Understanding Airline Fare Types

September 28, 2020

Airline fare types are not all created equal, even if the fare is for the exact same seat on a flight. Imagine this: 2 customers walk into a local consumer electronics store to purchase a television. They both walk out with the exact same TV—same size, same features, same model number but one customer is charged $350 more than the other.

Understanding Airline Fare Types
If two economy passengers on a flight from San Francisco to New York compare their ticket prices, they may find one paid hundreds of dollars more for the exact same flight

This same logic can be applied to airline fare types. If two economy passengers on a flight from San Francisco to New York compare their ticket prices, they may find one paid hundreds of dollars more for the exact same flight (and they both still have to pay for $7 extra for a pillow and a blanket).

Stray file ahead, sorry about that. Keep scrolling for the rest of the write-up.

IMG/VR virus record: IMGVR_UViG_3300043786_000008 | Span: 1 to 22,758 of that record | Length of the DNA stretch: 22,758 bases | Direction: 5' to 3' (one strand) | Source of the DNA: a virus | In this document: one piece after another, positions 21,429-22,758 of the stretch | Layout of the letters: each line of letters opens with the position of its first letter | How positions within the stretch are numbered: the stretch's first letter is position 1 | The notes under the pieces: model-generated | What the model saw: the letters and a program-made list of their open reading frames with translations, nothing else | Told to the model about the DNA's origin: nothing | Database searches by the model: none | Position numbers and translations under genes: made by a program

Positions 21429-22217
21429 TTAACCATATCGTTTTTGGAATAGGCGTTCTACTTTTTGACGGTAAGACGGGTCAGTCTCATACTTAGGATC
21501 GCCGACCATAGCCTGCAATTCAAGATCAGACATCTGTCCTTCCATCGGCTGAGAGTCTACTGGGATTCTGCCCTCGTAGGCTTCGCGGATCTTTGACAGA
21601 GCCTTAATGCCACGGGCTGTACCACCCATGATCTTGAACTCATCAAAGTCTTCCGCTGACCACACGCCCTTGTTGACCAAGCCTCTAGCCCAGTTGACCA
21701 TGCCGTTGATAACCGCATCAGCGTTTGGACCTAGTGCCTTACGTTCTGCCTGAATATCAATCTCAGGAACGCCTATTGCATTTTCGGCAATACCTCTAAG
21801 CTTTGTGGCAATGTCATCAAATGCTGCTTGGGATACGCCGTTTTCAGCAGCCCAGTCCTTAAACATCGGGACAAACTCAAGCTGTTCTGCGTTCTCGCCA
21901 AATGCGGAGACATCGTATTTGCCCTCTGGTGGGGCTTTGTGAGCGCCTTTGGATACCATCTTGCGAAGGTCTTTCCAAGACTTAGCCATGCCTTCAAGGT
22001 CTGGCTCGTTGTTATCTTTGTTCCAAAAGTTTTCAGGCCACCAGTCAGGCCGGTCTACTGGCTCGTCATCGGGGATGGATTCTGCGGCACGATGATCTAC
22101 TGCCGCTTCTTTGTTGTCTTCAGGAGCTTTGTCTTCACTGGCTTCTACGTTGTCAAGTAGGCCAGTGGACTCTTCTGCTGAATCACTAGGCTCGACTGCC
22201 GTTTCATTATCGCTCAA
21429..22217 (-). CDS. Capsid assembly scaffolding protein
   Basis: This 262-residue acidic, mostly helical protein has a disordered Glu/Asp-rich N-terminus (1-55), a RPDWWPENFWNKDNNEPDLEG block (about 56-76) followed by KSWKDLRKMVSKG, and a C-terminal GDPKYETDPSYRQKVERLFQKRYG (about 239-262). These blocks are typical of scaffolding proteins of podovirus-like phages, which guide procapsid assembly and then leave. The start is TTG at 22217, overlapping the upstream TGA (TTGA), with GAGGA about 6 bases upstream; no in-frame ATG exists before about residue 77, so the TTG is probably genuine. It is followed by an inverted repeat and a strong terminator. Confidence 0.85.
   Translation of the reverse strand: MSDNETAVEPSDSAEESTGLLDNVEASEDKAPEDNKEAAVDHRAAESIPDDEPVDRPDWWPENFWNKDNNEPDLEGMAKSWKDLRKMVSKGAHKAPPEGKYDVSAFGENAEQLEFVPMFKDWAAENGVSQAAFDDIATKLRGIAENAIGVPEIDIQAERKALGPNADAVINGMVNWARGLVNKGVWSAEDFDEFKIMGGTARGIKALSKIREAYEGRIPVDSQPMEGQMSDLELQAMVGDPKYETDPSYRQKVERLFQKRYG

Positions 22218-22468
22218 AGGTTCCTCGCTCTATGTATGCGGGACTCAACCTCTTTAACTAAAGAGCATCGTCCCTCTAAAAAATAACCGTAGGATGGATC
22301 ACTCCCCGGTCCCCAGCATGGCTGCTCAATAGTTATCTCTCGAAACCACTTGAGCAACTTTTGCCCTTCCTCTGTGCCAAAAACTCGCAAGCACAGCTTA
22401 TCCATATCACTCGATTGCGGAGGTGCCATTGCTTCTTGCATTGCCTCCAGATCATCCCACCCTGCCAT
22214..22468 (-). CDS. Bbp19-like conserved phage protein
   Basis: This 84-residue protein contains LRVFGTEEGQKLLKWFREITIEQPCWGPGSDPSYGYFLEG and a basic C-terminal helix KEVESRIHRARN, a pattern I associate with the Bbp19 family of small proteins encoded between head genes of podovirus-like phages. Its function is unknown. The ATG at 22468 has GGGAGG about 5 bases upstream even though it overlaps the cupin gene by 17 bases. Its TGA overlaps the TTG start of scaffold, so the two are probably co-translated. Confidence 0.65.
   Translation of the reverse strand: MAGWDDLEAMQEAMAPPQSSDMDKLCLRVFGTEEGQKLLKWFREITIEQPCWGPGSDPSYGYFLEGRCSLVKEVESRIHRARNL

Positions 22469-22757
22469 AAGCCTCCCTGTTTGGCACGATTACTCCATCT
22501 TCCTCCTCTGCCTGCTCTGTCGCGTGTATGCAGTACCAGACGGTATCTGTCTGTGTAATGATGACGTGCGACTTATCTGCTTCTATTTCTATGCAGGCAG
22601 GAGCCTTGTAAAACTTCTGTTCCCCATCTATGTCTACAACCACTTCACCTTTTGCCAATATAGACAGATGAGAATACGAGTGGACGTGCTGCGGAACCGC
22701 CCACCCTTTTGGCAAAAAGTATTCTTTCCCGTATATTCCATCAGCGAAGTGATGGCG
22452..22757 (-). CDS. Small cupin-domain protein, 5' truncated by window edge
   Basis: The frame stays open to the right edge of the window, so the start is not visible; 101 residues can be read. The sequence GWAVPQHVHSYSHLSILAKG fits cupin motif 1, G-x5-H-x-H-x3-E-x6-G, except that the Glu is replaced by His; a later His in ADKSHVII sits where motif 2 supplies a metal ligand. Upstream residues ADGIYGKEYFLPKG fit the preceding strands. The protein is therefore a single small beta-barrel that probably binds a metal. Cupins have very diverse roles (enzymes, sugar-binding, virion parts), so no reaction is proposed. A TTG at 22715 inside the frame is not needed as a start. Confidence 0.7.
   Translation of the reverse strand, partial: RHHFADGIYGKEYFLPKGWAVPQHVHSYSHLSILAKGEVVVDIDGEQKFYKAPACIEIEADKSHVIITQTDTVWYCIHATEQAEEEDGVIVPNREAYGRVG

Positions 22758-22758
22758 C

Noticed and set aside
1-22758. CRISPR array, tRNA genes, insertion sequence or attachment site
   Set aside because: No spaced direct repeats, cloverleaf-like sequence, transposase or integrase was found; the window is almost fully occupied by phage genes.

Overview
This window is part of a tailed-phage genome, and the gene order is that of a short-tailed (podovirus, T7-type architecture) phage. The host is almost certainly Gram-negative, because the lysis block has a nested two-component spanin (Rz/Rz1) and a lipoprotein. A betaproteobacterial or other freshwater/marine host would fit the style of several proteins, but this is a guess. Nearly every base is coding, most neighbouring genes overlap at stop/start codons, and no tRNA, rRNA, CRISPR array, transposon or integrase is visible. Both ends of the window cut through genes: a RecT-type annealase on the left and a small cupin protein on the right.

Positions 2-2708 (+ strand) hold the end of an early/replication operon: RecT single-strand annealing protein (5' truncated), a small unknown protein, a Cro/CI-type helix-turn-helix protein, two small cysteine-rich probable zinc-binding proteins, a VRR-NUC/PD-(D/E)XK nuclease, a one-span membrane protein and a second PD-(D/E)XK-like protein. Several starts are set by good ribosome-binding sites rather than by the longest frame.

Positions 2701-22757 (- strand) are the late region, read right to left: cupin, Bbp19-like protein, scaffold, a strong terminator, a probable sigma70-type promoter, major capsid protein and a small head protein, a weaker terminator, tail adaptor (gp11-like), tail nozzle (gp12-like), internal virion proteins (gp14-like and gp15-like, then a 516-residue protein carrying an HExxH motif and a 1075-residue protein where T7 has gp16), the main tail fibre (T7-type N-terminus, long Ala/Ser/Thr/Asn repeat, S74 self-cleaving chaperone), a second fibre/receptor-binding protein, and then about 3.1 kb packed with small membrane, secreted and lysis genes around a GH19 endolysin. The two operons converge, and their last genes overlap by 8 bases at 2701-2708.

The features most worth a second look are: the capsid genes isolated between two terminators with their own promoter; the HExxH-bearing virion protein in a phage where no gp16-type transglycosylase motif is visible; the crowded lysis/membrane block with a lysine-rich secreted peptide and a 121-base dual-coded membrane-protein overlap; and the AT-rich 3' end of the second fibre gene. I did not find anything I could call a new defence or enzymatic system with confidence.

This is completely accepted in the airline industry.

Believe it or not, there is a method to the madness. Understanding airline fare types can help you

  1. Find and access the lowest fares for your clients and
  2. Educate your clients on why you don't have access to (some) fares.

These are the two driving factors behind different airline fare types. Buckle in. We're ready for takeoff.


How Airline Pricing Policy Works

When it comes to airline fare types, the method airlines use to maximize revenue is to two-fold:

  1. Airlines want to maximize passenger yield (average price someone pays to fly one mile).
  2. They want to maximize occupancy rates (fill as many seats as possible on the plane.)

These are the two driving factors behind different airline fare types:


1. Maximize passenger yield:

Most consumers that purchase a television expect to pay approximately the same as the next person. But it's a little different in the ticketing industry.

A business traveler who is stuck to a strict schedule, for example, is likely willing to pay a much higher fare than a leisure traveler with flexible travel parameters.